Israeli President Reuven Rivlin granted Prime Minister Benjamin Netanyahu an extension of two weeks on his deadline to form a coalition government Monday, as the original 28-day deadline approaches an end without a deal.
"We made progress and we are on the way to forming a government, but I need additional time for it to be stable and to reach agreements on important issues that will help us meet all the challenges facing Israel," Prime Minister Netanyahu told President Rivlin in a meeting.
The extension gives Netanyahu, who won a fourth term in office in Israel’s latest elections mid-March, until May 6 to form a government before the legal 42-day maximum period runs out.
After this point, President Rivlin may give the responsibility to election runner-up Isaac Herzog, whose left-wing Zionist Union won 24 out of a total 120 seats in the Israeli parliament, Knesset, six behind Netanyahu’s Likud party.
"The people of Israel are yearning for the establishment of a government that is capable of making tough decisions… I hope that in the coming days you will succeed in establishing a stable government for the state of Israel,” Rivlin told Netanyahu during the meeting.
Prime Minister Netanyahu needs at least 61 seats to secure a majority in the Knesset, and has been reaching out to fellow right-wing parties to forge an alliance. Overall, right-wing parties took 67 seats while the centre-left and Arab parties took a total of 53.
However, disunity among right-wing parties is proving to make Netanyahu’s job difficult, leading to speculation that he may reach out to election runner-up Isaac Herzog from the left-wing Zionist Union.
Prior to the elections, Netanyahu ruled out a coalition with the Zionist Union, which was established in December 2014 when Herzog’s Labour Party merged with Tzipi Livni’s Hatnuah party.
Nonetheless, Likud party members signed a petition urging Netanyahu to steer Likud away from uniting with the left-wing bloc and ensure that far-right party Jewish Home becomes a partner in the coalition after Likud member and Interior Minister Gilad Erdan suggested divisions among right-wing parties may force Likud to turn to their left-wing rivals.
Even then, Likud and Zionist Union would not have enough seats to form a government, with right-wing party leaders including Yisrael Beitenu’s Avigdor Lieberman threatening to not to cooperate with any government that involves the left.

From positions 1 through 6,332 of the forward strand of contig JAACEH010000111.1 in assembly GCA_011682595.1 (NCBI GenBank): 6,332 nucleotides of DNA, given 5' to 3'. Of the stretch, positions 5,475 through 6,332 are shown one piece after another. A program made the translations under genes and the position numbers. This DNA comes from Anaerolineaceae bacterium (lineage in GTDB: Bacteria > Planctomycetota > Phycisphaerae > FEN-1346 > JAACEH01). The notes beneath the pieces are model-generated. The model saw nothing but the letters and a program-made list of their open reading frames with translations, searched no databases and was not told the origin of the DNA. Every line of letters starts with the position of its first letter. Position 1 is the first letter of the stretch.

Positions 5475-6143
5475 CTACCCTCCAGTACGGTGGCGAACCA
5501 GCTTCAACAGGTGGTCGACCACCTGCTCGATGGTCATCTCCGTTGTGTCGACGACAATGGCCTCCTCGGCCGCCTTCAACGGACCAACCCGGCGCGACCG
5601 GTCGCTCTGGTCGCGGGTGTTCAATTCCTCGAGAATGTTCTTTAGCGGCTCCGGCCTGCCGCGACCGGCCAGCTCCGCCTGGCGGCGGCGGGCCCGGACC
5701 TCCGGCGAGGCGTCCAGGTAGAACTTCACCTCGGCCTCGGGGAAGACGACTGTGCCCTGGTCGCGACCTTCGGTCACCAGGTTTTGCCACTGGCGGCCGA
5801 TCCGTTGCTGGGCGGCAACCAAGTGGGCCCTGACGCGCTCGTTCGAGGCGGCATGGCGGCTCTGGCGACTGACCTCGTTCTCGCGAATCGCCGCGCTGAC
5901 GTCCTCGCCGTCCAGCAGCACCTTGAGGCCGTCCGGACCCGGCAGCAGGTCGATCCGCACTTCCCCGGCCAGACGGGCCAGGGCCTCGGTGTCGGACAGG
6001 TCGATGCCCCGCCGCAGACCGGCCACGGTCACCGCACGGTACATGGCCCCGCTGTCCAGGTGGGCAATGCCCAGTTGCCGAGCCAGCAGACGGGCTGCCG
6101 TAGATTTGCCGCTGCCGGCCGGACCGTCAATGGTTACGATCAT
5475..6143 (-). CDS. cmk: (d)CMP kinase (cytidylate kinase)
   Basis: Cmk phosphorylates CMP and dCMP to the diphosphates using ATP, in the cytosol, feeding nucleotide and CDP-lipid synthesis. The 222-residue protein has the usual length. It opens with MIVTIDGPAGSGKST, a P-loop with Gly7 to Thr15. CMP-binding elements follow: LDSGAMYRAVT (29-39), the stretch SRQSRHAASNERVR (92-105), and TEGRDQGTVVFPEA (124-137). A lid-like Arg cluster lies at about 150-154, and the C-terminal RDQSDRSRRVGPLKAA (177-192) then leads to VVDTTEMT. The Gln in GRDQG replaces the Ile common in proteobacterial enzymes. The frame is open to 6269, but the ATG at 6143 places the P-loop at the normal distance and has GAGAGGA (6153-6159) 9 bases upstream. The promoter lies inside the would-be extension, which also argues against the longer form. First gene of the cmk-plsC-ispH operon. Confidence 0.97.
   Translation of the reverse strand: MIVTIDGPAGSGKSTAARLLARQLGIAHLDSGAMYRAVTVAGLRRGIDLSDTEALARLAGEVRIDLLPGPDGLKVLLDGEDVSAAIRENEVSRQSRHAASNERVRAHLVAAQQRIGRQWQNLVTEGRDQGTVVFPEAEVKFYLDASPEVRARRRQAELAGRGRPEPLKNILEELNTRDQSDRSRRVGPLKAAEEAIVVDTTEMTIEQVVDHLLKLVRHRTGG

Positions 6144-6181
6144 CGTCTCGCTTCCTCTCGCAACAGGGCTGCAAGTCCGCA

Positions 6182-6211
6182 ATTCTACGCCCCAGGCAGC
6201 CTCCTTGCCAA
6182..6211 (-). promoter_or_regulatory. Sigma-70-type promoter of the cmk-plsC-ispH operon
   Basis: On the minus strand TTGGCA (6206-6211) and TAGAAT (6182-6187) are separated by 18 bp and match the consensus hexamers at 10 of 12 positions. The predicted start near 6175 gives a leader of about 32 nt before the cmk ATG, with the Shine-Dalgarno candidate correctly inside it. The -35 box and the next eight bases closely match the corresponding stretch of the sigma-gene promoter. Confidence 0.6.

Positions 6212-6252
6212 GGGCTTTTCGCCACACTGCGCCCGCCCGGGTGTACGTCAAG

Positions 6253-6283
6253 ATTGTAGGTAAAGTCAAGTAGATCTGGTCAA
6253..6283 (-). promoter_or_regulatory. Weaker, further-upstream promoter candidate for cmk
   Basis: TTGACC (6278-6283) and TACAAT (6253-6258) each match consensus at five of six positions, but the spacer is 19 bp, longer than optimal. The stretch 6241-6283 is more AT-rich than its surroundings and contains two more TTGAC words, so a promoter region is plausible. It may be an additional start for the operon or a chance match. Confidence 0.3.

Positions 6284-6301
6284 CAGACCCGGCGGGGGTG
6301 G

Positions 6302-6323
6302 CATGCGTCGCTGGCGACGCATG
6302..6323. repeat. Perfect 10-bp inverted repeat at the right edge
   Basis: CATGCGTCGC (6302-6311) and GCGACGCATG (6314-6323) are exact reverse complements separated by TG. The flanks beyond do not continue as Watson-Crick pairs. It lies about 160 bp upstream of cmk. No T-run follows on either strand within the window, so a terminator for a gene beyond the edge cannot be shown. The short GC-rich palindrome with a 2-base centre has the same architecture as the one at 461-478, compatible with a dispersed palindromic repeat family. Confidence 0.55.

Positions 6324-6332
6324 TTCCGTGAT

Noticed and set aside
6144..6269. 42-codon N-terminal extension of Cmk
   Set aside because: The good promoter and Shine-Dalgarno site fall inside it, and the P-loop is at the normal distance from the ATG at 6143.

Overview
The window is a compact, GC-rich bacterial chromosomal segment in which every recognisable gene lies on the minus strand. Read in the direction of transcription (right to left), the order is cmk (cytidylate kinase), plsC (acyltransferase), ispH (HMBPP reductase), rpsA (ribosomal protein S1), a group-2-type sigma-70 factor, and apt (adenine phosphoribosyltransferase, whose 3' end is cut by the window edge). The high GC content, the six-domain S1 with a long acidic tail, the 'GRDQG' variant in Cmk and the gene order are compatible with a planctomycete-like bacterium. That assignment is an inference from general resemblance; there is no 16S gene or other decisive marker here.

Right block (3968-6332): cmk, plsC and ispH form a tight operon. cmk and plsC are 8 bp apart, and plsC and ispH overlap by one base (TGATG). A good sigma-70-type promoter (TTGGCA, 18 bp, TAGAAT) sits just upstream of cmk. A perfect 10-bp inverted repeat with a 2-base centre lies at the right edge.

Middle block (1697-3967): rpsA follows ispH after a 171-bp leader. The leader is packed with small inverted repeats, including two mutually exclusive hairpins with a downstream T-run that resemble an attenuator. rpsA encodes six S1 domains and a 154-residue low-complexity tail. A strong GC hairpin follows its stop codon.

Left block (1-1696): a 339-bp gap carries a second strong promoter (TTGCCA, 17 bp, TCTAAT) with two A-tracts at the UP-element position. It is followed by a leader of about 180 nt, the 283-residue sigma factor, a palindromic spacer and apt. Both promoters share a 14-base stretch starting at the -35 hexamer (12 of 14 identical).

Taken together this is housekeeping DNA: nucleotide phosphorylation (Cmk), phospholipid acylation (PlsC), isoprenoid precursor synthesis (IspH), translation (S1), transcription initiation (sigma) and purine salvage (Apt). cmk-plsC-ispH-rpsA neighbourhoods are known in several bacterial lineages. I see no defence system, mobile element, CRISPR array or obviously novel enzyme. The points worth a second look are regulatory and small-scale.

Zionist Union has also said it would reject an offer to join a coalition if approached by Likud, saying it prefers to lead the opposition in the country.
If a new government is not formed by the deadline and the responsibility of forming the coalition is given to Herzog, he may have no choice but reach out to Netanyahu’s Likud to form a coalition, which would be the likeliest possibility considering that Zionist Union rejected forming a coalition with third-placed pro-Arab party Joint List.
However, Likud’s Development of the Negev and Galilee Minister Silvan Shalom reassured on Channel Ten's "Central Headquarters" programme that most ministerial portfolios had been settled and Netanyahu will meet President Rivlin’s deadline.
Israel’s Kulanu party leader Moshe Kahlon, dubbed by Israeli media as a possible “kingmaker” ahead of the elections, reportedly boycotted talks with Likud after Prime Minister Netanyahu gave control of the Knesset Finance Committee to Moshe Gafni, the head of the United Torah Judaism party.
Kahlon, who is seeking Kulanu control of Israel’s Finance Ministry, also demanded his party be given the Knesset Finance Committee as a prerequisite to his cooperation with the new government.
Former Likud member Moshe Kahlon, who broke off to found his new fifth-placed Kulanu Party, is also seeking entry for fourth-placed centrist party Yesh Atid to Netanyahu’s coalition.
With 11 and 10 seats respectively, Yesh Atid and Kulanu have a combined 21 seats, and can therefore add considerable leverage to any coalition.